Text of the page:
I’ve long been a fan of Black Sheep restaurants, from the always-excellent Carbone to the unbeatable wagyu short rib at ho lee fook. A couple of their more recent openings were good, but a bit underwhelming compared to the bar they initially raised so high. Happily the spanking New Punjab Club on Wyndham St has them roundly back to very best form, just as they mark five years in the business.
It’s a compact space, in what used to be the odd and always-empty burger joint called Wilburs. Tonight it’s nicely buzzing though and impressions are positive from the off. There’s a turbaned sardarji at the door in case you can’t find it, while there’s another right behind the welcome desk in the form of a brilliant portrait of another Punjabi.
I spent a couple of weeks in Punjab a few years back, from the tranquil glory of the Golden Temple in Amritsar to the raucous circus that is the Pakistan-India border ceremony, the elegant deco lines of Chandigarh to the hilly borders with Himachal Pradesh. I also ate shamelessly, as one is constantly implored to do in India. Roadside dhabas served brilliant morning chappatis dripping with ghee, while restaurants seemed to constantly challenge the greediest bastard of appetites. Punjabis are often big people and their diet explains why, thanks to its mix of dairy and bread. Not unlike the Irish, in fact.
Anyway back on Wyndham, the walls are covered in beautiful, idiosyncratic photos and artworks, there are deep red Chesterfield sofas while even the lights have a Mughal touch to them. The service is impeccable, from the off, Sandeep and company bringing back memories of Carbone circa 2014 when Louis ruled the roost. Also the music, always a Black Sheep hallmark, is bang-on. That translates as the beautiful original Harold Melvin version of Don´t Leave Me This Way, before some Tom Jones and the rather excellent Haule Haule from ´Rab Ne Bana Di Jodi´ where Shah Rukh Khan looks like an accountant:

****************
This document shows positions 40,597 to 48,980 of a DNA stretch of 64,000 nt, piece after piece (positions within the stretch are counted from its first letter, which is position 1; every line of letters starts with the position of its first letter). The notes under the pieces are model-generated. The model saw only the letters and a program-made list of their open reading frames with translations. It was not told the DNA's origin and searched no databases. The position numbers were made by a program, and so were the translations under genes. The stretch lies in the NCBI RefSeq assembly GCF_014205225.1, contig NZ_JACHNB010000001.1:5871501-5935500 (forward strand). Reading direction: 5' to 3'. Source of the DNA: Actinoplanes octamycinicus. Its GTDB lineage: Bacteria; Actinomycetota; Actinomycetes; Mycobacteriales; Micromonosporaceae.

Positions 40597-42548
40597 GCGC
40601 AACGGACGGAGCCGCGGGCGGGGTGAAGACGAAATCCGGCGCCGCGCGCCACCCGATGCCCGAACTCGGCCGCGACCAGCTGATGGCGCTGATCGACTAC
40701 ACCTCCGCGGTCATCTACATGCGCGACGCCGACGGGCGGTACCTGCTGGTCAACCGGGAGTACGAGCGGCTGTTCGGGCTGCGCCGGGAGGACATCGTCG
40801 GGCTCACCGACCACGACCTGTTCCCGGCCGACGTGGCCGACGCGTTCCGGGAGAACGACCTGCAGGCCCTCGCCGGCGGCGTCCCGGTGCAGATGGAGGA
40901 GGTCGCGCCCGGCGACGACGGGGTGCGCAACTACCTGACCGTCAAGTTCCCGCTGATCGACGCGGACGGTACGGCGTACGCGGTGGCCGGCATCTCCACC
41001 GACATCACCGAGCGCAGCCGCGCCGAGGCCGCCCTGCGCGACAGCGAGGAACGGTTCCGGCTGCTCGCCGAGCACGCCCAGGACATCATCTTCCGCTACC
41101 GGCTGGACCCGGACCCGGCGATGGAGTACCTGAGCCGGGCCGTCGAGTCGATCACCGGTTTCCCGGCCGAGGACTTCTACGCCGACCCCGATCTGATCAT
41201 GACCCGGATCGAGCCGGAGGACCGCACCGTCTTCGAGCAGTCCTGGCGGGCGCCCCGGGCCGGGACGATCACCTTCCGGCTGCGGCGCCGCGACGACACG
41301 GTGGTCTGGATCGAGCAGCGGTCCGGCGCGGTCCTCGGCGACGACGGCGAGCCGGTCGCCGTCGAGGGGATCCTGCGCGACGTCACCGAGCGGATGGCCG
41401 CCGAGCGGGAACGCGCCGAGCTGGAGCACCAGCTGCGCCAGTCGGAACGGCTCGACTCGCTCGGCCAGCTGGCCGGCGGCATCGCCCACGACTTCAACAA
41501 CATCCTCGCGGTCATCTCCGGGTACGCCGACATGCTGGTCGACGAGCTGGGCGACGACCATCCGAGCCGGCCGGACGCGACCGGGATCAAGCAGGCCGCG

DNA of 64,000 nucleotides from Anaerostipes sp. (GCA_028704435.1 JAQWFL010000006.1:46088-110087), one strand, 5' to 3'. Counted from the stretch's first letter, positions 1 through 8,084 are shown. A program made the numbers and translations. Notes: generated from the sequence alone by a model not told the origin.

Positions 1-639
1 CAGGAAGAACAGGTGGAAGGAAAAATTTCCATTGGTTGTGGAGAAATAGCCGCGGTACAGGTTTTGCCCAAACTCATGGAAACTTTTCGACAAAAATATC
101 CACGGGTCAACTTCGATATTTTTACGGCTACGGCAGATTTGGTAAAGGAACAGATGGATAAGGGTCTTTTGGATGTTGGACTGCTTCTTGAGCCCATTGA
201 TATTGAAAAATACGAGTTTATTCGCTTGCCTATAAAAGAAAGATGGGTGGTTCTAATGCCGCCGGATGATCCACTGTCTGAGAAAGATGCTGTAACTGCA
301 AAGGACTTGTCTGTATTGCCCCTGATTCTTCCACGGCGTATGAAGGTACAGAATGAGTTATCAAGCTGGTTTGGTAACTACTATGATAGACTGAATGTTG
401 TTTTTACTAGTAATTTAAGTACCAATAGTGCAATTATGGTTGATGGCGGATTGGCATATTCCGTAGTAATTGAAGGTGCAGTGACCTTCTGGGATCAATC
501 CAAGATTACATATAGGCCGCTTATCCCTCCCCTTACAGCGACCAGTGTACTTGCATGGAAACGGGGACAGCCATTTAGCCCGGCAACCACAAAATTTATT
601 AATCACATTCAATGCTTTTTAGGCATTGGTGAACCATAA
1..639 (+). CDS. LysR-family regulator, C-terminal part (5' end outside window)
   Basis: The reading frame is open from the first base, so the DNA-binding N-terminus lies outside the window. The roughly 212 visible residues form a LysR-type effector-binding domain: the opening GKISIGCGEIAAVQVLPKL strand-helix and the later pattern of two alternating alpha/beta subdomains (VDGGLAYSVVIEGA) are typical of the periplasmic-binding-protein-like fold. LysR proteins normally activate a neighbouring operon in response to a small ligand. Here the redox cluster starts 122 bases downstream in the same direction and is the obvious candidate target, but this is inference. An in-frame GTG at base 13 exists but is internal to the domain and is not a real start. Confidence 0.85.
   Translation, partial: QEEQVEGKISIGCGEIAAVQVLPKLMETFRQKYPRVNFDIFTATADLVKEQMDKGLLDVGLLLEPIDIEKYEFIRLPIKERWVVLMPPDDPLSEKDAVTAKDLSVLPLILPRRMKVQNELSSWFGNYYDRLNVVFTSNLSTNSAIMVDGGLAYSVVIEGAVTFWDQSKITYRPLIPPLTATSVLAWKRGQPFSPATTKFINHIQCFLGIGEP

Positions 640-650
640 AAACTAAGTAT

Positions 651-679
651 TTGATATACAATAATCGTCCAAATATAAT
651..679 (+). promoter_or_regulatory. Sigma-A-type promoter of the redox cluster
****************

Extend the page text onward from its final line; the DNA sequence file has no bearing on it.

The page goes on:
The selection on the gin trolley was passed up to make way for a whisky soda, served with a non-plastic straw, for extra points. It seemed an apt choice as whisky, especially Johnny Walker, at times seemed like Punjab’s official drink. But of course Punjab also stretched into Pakistan, pre partition in 1949, so the menu reflects the region in all its diversity of flavours and traditions. New Punjab Club is also a hugely personal launch for Black Sheep´s co-owner Asim Syed Hussein as it pays homage to The Punjab Club, Lahore´s social and athletic club where he spent his childhood, while it is also a nod to his father who owned The Mughal Room, a Hong Kong hotspot in the 80s.
In a really nice touch, he even salvaged and restored the original tandoor ovens (below) from The Mughal Room for New Punjab Club and they helped deliver one of my plates of the year.
But first to starters. Michelin-starred chef Palash Mitra (from always-excellent Gymkhana in London) helms the kitchen and helped Asim oversee the menu. Frankly I wanted to try everything, especially the Amritsari Machli, chickpea-battered river fish, with dill raita and mustard chutney. And the wagyu mince kebab with green chilli chutney. And the lentils and beans in lamb stock. You get the picture.
But choose I must, so keema pau ($118) won the day, deep and dark and spiced mutton mince, spooned over soft buns, topped with chopped red onions and a squeeze of lime. A lovely, lovely plate of food, Punjabi comfort at its finest.
Despite Punjab being such a meat culture, our vegetarian friends are also well-served by the menu. Dahi Bhalla ($78) were lentil dumplings with yoghurt, coriander and swirls of tamarind, the occasional pop of pomegranate seeds adding to the party.
Likewise the sides, two of which were big enough to have as a main along with sensational bread. Aloo gobhi, the old fave of spuds and cauli was well rendered, but my eyes were all about the paneer kulcha ($32), hot from the tandoor and humming with herbs, melting paneer cheese, also made in-house.
The bread was also the perfect accompaniment to the tandoor oven´s finest hour, a stonkingly-good lamb chops with beetroot korma and roasted onion, or masalewali chanp ($468). These were hefty, generous pieces, not the one-bite wonders you often find. But it was all about that marinade, the sticky, brown remnants of which stuck to the bones, while the perfectly-pink centres blushed. The beetroot cut through, the onion added sweetness and softness to combine for a seriously good dish, one of my top plates of the year anywhere – and worthy of a place alongside Jowett´s rightly-famous short rib just down the road.
Like a true Punjabi feast, by now I felt defeated, but sensationally replete and happy. I´ll be back before long to hit up the tandoori fish, the lamb shanks, the salads, breads and brilliant-sounding desserts including a carrot sticky toffee pudding number. Incidentally, make sure you visit the loos. They are gold khazis the colour of Johnnie Walker. What´s not to love?